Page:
Yes, folks, it's that time again. November has arrived (I'm still scratching my head at that...where did August go?) and along with the eleventh month comes NaNoWriMo .
Haven't heard about it? Well, National Novel Writing Month is a project that was created in 1999 by Chris Baty, with the idea that the participants would attempt to write 50,000 words of a novel of their choice in one month. Yup, that's a five with four zeros after it. In 30 measley days. Well, twenty-one brave souls signed up, and NaNoWriMo was born. Every year attendance and participation has blossomed, and by 2009, 170,000 people took up the challenge. Now, as an official non-profit run by the Office of Letters and Light, National Novel Writing Month is a force to be reckoned with.
So, Nano sounds cool, but why am I talking about it? You see, back in 2004, I was noodling around the internet and stumbled across NaNoWriMo. The premise intrigued me, and, just like 87% of the population, I always thought it would be fun to try and crank out a book, but never put the thought into action. So I plotted and researched, outlined and re-outlined. November 1st came and I bolted from the starting gate and never looked back. By the time the 30th rolled around, I had typed my 50,000th word. I shocked myself. Holy cow, I'd written the better part of a real novel! That accomplishment led me to the Loft, here in Minneapolis, where I took a number of writing classes from Ellen Hart and Lori L. Lake.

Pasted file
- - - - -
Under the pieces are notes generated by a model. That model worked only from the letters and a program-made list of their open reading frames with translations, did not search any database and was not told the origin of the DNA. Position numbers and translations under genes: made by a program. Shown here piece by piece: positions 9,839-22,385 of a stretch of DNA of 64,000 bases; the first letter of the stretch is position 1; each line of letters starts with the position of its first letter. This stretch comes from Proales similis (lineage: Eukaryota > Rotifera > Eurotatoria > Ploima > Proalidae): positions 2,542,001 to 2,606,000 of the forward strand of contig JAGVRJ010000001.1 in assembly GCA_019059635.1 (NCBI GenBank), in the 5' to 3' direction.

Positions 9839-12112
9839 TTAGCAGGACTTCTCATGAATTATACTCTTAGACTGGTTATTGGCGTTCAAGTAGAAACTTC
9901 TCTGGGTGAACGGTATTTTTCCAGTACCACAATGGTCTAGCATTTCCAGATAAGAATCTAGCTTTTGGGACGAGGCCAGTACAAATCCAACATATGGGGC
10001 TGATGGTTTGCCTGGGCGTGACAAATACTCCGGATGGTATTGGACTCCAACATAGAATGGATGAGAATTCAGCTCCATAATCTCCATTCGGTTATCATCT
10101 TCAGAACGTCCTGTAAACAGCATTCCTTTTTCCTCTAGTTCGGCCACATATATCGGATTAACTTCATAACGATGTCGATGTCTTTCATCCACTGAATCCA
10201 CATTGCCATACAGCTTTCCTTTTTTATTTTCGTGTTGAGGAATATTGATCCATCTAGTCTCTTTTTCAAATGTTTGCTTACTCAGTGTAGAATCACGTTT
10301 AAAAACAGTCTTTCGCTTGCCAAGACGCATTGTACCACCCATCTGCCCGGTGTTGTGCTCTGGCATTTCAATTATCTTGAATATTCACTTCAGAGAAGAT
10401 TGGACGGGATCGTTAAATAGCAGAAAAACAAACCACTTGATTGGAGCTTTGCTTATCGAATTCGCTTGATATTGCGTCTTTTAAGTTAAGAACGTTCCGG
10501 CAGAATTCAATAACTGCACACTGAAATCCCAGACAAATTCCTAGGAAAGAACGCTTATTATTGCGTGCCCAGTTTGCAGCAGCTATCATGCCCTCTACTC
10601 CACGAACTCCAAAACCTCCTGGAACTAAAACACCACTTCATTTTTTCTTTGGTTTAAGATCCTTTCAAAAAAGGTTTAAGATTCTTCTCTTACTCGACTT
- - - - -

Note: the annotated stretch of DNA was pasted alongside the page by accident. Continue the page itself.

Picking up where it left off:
November 2005 arrived, and I did NaNoWriMo again. I again surpassed that 50,000 word mark by the end of the month. Sheesh, in two years, I'd written two (albeit rather horrid) first drafts! I worked on revising and editing the two novels, and learned just how much I didn't know that I didn't know about writing. That little lesson about did me in, but was absolutely necessary. When NaNo 2006 came calling, I changed my groove entirely, and pumped out 50,000 words of what is now Bingo Barge Murder, the first book in my Shay O'Hanlon mystery series that Midnight Ink will be releasing in May of 2011. This effort was SO much better than the previous two, and I really found my voice. The book was funny and quirky, full of danger, chases, kidnappings, and of course, the Boxer dog named Dawg.
Really, I have National Novel Writing Month to thank for being the match that ignited my writing flame. Without having stumbled on nanowrimo.org, I wouldn't be be able to say the words, "I'm a writer," and really mean it. This is one lucky and incredibly fun phase of my life that I hope lasts a good, long time.
So, if you happen to know any wanna-be writers, someone who really would like to write that book one day but can't quite get around to it, send them on over to the NaNo site. You might just have a hand in creating the next John Sandford.